London — Governments are failing to prevent hunger emergencies in developing nations, despite ample warning, because they see more political danger than reward in acting early to avert famine, a report from the Chatham House thinktank said on Friday.
To prevent further food crises like those that hit millions of people in the Horn and Sahel regions of Africa in the past two years, the misalignment between political and humanitarian risks must be addressed, or aid needs will increasingly go unmet because drought-related hunger is affecting growing numbers of people in Africa, the report said.
"Rapid population growth, low levels of political inclusion, low agricultural yields and rapid environmental change mean the risk of food crises in the Horn and Sahel is increasing," said the report from the London-based Royal Institute of International Affairs. "Conflict and geopolitics act as risk multipliers, meaning that full-blown famine remains a serious threat."
Drought-related food crises are the most deadly of all natural hazards and are estimated to have cost between 1 and 2 million lives since 1970.
The report explains why the international aid community is still dragging its feet on early warnings, even though these have improved considerably. For example, alerts were issued for 11 months before famine was finally declared in Somalia in July 2011, and the relief system was mobilised, it said.
One of the main reasons was political, as Western donor nations feared their aid could end up supporting the Islamist militant group al Shabaab, considered a terrorist organisation by Washington, according to the report. "From a donor perspective, the risk of humanitarian aid being captured by al Shabaab took priority over the risk of a humanitarian catastrophe in Somalia," it said.
Another worry for wealthy governments is being accused of wasting taxpayers' money on a crisis that never happened, said Rob Bailey, senior research fellow at Chatham House and the report's lead author.
"That results in a set of funding institutions and decision-making processes in donor agencies, the U.N. and NGOs that seek to minimise those (political) risks at the expense of not really dealing with the risk of famine at all," he told AlertNet.
In practice, this means centralised decision-making, onerous reporting systems, delays in releasing aid cash until it is too late, and a lack of willingness to experiment with new ways of doing things, Bailey added.
But the blame does not only lie with the international community, the report said.
SHAMED INTO ACTION
Governments in countries at risk of food crises are also guilty of ignoring warnings and playing down the severity of a situation. That may be because they don't want to harm their record on reducing hunger, or because they have little incentive to protect vulnerable communities which are often politically marginalised.
In 2011, when poor, sparsely populated northern Kenya was hard hit by drought, Nairobi was widely criticised for its slow response. The government was eventually spurred into action, partly by a campaign launched by Kenyan media and businesses encouraging the public to make donations via mobile phone, Bailey said, pointing to the potential for a free press and civil society to make a political difference.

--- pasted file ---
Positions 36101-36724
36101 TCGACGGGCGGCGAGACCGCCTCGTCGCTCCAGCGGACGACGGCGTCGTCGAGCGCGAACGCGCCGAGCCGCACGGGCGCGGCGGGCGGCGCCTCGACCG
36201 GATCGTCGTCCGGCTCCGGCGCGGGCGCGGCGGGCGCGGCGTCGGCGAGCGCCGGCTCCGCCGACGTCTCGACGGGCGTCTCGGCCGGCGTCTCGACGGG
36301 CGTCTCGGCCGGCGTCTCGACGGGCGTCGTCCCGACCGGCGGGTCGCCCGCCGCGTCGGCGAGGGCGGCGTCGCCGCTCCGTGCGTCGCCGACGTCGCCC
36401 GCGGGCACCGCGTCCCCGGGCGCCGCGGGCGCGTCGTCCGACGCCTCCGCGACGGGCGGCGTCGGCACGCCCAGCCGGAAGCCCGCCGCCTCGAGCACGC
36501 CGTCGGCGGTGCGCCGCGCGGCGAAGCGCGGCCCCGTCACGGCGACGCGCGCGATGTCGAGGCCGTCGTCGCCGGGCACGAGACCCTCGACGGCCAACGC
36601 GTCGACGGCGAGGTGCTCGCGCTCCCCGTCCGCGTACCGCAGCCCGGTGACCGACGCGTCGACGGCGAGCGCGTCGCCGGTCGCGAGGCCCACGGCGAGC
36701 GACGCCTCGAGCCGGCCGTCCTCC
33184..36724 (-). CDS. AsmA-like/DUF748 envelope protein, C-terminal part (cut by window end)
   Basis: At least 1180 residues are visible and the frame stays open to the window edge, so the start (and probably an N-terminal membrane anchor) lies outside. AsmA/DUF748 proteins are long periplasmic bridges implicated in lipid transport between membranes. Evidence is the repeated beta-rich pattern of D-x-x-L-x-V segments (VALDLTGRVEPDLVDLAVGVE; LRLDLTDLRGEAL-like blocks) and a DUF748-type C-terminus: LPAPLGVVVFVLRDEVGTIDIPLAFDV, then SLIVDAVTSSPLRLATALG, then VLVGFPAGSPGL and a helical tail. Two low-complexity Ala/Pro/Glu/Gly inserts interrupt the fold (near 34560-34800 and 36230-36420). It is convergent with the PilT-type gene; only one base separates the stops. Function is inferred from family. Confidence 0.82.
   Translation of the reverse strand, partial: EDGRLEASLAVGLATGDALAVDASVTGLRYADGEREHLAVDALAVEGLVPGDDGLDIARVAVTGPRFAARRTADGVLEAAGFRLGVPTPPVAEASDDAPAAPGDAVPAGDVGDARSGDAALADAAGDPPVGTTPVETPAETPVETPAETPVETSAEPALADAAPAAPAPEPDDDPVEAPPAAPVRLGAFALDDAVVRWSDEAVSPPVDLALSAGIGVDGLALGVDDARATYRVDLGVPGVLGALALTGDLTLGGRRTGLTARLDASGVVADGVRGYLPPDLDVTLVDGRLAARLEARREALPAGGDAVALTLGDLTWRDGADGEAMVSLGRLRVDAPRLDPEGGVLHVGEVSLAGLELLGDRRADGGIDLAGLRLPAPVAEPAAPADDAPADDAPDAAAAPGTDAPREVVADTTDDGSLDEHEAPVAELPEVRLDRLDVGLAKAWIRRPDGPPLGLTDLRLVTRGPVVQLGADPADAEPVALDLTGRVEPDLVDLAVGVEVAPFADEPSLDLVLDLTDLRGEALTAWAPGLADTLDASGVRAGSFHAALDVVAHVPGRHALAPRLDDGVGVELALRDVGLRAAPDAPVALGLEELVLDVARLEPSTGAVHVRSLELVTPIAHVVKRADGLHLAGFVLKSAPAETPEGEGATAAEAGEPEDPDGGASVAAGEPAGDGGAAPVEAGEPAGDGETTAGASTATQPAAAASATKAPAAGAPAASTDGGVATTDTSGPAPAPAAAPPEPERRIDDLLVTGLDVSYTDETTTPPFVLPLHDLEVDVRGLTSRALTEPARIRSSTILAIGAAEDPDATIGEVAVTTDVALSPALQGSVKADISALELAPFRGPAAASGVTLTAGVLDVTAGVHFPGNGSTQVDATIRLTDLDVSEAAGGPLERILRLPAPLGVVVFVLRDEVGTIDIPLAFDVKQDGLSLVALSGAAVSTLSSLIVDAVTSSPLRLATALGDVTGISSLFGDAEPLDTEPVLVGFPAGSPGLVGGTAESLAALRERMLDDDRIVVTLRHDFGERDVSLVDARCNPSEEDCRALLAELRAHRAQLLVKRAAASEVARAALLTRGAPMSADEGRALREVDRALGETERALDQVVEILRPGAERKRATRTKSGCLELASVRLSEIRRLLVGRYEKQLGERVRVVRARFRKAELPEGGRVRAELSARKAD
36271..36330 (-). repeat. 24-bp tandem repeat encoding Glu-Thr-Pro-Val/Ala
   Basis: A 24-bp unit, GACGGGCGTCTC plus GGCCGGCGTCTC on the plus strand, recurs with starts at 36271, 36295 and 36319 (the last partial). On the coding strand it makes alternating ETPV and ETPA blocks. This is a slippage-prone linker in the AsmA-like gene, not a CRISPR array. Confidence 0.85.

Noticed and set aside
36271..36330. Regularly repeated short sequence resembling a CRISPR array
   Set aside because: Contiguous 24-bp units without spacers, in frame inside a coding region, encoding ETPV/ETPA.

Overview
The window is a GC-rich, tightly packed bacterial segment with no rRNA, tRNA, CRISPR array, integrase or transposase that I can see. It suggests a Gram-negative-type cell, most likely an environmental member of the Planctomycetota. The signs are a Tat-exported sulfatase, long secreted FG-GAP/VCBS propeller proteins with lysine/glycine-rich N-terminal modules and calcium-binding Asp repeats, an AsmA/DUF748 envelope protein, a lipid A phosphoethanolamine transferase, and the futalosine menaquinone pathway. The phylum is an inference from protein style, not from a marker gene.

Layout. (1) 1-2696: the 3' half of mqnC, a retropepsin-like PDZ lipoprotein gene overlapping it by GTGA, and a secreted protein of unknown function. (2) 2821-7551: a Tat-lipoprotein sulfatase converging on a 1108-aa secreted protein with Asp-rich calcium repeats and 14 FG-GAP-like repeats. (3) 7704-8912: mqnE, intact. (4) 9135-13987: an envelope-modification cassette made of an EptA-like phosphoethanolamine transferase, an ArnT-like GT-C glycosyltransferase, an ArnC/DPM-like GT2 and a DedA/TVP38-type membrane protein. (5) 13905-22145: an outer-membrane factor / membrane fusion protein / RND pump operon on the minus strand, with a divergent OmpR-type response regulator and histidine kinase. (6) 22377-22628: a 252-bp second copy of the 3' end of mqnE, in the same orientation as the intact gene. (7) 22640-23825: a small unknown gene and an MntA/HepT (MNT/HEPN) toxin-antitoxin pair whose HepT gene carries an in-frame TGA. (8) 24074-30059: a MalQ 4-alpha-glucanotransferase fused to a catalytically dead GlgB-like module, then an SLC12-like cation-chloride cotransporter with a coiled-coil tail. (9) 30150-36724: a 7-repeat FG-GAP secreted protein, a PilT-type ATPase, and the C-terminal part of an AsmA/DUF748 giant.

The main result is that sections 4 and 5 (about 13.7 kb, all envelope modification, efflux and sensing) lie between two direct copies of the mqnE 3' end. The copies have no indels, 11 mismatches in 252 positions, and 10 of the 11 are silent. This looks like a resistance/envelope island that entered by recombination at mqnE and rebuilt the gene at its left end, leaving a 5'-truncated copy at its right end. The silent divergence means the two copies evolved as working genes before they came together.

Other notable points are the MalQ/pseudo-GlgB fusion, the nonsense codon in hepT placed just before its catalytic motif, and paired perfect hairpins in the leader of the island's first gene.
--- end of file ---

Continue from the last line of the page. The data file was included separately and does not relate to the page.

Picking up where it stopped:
Similar dynamics were at work internationally when, soon after, more than 18 million people across West Africa faced a major food crisis.
"In the case of the Sahel last year, there was very clearly a big sense of shame about what had happened in the Horn of Africa and particularly Somalia, and people were openly talking about the need to show that we've learned lessons," Bailey said. This led to a certain amount of early action that prevented a downward spiral into famine, he added.
"It worked in a way, but I don't think fundamentally anything has changed in terms of the underlying institutions, the operational capacities. It was about managing political risks rather than anything else, and on that occasion the political risk calculus favoured early action," the food security expert said.
The report suggests reforms that could generate greater political will for early action on food crises. Key recommendations include making governments more accountable to vulnerable groups, and supporting communities to protect themselves from drought and hunger.
A larger share of international emergency response funds should be channelled into preparing for and avoiding disasters, and more long-term backing given to innovative ideas such as drought insurance, Bailey said.
The report calls for the development of "resilience labs" where governments, aid agencies and early warning providers could team up to test new approaches and demonstrate success.
Donor countries could also work out a better system for sharing the responsibility to act on warnings and responding in a more coordinated way. And they could communicate to their voters at home that acting to prevent a crisis costs less than waiting for it to happen, Bailey said.
"The trickier stuff is how you shift incentives so that decision makers are going to be properly rewarded for taking decisions to respond early, and feel that they have cover in the event that those decisions - every now and again - prove not to be necessarily the right ones," he said.
The report, Managing Famine Risk: Linking Early Warning to Early Action, is being launched at Chatham House on Friday.